The clamour around Theresa May’s resignation is subsiding, with the new Conservative leadership election well under way. But Twitter continues, rather sadistically, to pore over that haggard image of Theresa May crying outside No.10. Whether you think ‘sympathy’ for this crying woman is justified, or the sobs were legit, is irrelevant. By even analysing her ‘self-indulgent’ tears – and more specifically, her lack of them at times ‘when it mattered’ – we perpetuate damaging stereotypes about ‘expected’ female behaviours and personality traits. She cried at this juncture because she felt like it. The other times she didn’t. Let’s just leave it at that.
It is claimed that crying ‘humanises’ a politician, but this is stupid, because emotions are subjective and personal, and the ‘humanising’ process is only really open to young or liberal individuals. Successful criers and sympathisers are typically affectionate, liberal men (and the occasional liberal woman, such as Jacinda Ardern, New Zealand’s current Prime Minister, seen hugging victims and crying in a motherly manner after the Christchurch terror attacks, or Hilary Clinton, who broke down during her 2008 Presidential Campaign and swept up the female vote). Male examples include Gordon Brown, when speaking about the death of his daughter on Piers Morgan’s Life Stories; Obama, when he cried during a speech against gun violence and the death of his grandmother; and Justin Trudeau, publicly crying as he met a Syrian refugee.
Unsuccessful or ‘heartless’ displays of emotion, meanwhile, have emanated from older, Conservative women: Margaret Thatcher as she was extricated from office; Angela Merkel when she ‘welled up’ after Obama’s scathing criticisms in a Eurozone Crisis meeting in 2011 but failed to be moved by the plea of a young Palestinian refugee; Theresa May’s most recent public address. A double-standard is in operation, and you can recognise it without agreeing with their politics: while the public go mad over chivalrous outpourings of emotion by stoic political men and the occasional down-to-earth liberal heroine, older, more reserved women are unfairly attacked for failing to be consistently vulnerable, or false when they are. They become ‘head-mistressy’, ‘robotic’ or ‘witch-like.’
The way the media has responded to May’s speech exposes the dichotomous patriarchal constructions that dictate female roles in a male political world, of which even Liberal women are not exempt. On the one hand, women who cry are irrational and unfit for leadership. On the other, women who don’t are typically seen as inhumane and frigid, forfeiting their femininity. They can’t win. The new mural of Theresa May’s face on Digbeth Street in Birmingham encapsulates this paradox. Beneath a drawing of her crying sobs is written ‘STRONG AND STABLE’ in mocking terms. While the words point to the strong-willed political vision she attempted to offer the nation, her tears are weaponised as symbols of its inevitable failure: pathetic manifestations of her female weaknesses.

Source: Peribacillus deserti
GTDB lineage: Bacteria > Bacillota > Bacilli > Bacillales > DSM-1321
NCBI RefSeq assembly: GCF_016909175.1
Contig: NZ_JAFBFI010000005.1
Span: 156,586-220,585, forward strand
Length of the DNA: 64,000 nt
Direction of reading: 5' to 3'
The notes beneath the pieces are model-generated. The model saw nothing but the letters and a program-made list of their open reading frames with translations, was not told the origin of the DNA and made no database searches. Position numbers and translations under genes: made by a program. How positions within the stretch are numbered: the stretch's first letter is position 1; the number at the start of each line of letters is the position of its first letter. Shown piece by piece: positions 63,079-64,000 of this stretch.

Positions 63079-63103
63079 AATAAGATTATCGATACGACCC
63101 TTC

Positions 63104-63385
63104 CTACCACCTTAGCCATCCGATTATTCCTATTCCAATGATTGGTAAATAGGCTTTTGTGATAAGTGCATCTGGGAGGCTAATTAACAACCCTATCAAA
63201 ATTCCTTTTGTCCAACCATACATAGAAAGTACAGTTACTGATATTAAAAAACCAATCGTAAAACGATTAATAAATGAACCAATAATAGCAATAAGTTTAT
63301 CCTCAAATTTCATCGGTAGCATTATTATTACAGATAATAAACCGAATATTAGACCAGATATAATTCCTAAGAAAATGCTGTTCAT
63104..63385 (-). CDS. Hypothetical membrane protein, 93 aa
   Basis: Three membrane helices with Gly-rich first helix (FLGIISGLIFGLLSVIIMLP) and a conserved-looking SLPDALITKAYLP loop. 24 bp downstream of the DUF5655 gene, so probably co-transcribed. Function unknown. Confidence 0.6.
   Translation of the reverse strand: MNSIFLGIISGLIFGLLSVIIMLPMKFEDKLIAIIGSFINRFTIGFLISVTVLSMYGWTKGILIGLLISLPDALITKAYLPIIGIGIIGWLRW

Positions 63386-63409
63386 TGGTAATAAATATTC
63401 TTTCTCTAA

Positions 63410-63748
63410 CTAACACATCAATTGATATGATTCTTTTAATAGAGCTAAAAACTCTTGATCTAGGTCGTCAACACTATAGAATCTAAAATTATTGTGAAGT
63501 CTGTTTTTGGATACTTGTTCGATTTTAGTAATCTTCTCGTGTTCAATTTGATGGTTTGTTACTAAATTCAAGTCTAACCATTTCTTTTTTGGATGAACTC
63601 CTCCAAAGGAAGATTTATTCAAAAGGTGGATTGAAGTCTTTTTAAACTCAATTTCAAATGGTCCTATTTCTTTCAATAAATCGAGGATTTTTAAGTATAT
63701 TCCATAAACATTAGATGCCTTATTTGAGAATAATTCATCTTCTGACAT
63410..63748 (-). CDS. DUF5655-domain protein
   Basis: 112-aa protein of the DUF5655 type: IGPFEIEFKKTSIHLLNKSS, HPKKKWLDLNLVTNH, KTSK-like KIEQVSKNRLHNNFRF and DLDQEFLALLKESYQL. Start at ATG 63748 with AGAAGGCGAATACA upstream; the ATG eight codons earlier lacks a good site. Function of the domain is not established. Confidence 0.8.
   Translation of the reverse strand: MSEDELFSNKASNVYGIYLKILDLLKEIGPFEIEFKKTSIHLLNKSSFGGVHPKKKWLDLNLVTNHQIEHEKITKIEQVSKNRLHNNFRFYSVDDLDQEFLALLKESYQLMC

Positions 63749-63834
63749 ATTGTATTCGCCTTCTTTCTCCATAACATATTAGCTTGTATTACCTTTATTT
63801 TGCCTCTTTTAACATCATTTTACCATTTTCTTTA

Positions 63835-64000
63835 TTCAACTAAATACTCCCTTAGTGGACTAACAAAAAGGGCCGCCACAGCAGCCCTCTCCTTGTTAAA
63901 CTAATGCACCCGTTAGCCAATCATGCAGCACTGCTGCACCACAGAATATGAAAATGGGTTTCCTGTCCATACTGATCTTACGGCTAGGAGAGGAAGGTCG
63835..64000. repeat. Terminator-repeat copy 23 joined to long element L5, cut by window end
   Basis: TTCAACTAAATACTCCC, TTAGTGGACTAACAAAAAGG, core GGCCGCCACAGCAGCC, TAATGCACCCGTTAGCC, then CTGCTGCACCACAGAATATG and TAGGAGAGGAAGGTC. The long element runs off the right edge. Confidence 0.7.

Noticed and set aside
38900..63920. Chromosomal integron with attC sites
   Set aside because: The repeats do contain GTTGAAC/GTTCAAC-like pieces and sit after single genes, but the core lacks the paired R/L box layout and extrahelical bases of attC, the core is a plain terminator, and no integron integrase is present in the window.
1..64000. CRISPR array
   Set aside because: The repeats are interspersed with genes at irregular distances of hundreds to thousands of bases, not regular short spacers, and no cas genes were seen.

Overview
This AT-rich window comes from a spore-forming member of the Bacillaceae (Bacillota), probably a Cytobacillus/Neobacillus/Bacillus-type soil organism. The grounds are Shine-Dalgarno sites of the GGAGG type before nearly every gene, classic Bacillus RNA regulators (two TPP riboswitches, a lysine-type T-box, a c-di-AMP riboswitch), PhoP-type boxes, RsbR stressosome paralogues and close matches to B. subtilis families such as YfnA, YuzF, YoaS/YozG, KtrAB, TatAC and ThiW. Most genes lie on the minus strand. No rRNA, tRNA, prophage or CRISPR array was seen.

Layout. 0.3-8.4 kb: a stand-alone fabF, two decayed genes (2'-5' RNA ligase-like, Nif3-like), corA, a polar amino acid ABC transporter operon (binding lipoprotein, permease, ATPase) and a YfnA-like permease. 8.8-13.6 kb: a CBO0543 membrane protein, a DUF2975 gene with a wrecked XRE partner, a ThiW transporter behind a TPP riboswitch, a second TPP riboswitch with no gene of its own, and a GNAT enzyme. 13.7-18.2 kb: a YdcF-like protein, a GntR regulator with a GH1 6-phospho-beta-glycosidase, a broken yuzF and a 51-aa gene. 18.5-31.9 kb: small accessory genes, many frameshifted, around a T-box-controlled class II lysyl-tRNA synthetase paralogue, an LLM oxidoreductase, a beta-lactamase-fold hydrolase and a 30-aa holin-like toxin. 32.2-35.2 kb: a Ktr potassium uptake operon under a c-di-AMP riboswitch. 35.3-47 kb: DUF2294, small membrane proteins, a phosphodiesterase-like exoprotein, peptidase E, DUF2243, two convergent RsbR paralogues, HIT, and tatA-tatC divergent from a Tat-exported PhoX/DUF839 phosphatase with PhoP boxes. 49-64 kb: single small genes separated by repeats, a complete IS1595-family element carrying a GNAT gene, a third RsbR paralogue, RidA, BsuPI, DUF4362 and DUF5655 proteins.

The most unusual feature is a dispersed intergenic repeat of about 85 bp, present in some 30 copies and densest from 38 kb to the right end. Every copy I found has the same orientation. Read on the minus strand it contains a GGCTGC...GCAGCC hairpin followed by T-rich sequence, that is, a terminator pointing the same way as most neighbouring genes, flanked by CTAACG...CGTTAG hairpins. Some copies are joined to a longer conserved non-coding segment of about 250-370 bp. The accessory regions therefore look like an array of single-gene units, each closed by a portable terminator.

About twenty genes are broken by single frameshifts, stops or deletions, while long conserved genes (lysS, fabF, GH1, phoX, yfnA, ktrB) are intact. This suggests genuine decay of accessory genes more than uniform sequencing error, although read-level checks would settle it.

But at the same time, many other individuals were praising Theresa May for her tears, frustrated that she hadn’t cried sooner. Heidi Allen questioned why Theresa May ‘hadn’t shown that emotion more? Things could have been so different…’. An Independent columnist, likewise, argued that Theresa May’s resignation speech ‘finally did something good for women’, because her cries showed that ‘she’s just another human being’ who actually ‘really cared.’ These comments suggest that as a woman, you must cry to show you care, and you’ll be supported if you do. That seems to be as equally sexist as the presumed link between female tears and fragile irrationality.
In fact, demanding tactical tears for every occurring tragedy or political manoeuvre is absurd: it’s a standard we wouldn’t hold men to. Mrs May’s policy record is poor – there’s no denying it. Her decision to continue depriving Universal Credit of necessary investment has disproportionately affected low-income single mothers, while her ‘hostile environment’ policy criminalised refugees. But having said this, it is still hypocritical to expect May – and other female leaders – to cry at such daily injustices. While many of us feel desperately for the plight of those suffering in society today, we might not necessarily cry for them. Those calling out false equivalences between May’s ‘selfish’ job-loss tears and the dry-eyed face she presented to Grenfell Tower and Windrush victims probably don’t cry about such scandals either. If they do, well good for them. Showing your emotion isn’t an objective science: just because we don’t cry it doesn’t mean we don’t feel.
By expecting female politicians to be pure, affectionate, and conveniently-emotional (lest they otherwise be portrayed as cold-hearted, power-hungry, spinster-like iron ladies), we make the office even less attractive for female political hopefuls both left and right-wing. In craving emotional displays, we simply demonstrate a weird fetishisation of watching people suffer. Better to just not talk about the crying at all, because then we can’t set up impossible emotional conditions for female leaders to meet. Crying says nothing about a person’s humanity. It’s just a topic loaded with sexism and ageism.